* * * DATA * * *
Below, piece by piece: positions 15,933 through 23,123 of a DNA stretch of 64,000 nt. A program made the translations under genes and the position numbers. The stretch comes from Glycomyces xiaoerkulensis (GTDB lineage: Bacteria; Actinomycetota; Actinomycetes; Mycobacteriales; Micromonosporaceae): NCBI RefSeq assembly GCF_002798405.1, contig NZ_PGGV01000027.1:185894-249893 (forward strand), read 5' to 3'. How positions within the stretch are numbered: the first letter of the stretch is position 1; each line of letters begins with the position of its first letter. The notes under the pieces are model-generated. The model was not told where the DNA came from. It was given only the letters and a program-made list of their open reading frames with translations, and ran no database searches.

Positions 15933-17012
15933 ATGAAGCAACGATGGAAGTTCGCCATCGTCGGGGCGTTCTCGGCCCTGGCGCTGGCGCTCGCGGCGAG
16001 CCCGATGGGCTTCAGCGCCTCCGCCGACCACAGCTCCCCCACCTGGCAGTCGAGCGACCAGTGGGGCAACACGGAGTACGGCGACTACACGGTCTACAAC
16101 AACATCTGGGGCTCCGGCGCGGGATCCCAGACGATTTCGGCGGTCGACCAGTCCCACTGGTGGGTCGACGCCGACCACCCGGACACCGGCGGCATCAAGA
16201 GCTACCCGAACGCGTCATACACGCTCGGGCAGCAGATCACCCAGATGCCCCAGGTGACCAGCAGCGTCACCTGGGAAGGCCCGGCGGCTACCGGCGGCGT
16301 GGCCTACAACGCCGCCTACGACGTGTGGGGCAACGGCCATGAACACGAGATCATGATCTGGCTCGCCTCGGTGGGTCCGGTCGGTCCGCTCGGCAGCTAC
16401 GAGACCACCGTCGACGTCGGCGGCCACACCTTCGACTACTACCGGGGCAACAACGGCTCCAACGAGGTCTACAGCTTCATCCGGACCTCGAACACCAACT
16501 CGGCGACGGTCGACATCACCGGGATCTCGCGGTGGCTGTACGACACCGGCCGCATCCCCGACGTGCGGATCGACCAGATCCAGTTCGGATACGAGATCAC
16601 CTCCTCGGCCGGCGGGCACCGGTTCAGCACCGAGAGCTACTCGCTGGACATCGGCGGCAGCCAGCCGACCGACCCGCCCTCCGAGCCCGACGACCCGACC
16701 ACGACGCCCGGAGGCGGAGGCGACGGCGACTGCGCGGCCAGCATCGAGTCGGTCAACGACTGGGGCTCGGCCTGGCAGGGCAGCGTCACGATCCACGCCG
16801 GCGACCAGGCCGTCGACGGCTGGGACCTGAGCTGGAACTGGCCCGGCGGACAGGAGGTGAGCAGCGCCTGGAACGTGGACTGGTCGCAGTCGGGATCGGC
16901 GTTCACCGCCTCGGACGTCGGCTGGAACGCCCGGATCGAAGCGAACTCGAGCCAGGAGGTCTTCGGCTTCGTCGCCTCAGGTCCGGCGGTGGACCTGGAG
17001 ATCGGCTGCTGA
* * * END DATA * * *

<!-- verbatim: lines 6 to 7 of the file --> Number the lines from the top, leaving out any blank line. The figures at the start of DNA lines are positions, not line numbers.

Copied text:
16201 GCTACCCGAACGCGTCATACACGCTCGGGCAGCAGATCACCCAGATGCCCCAGGTGACCAGCAGCGTCACCTGGGAAGGCCCGGCGGCTACCGGCGGCGT
16301 GGCCTACAACGCCGCCTACGACGTGTGGGGCAACGGCCATGAACACGAGATCATGATCTGGCTCGCCTCGGTGGGTCCGGTCGGTCCGCTCGGCAGCTAC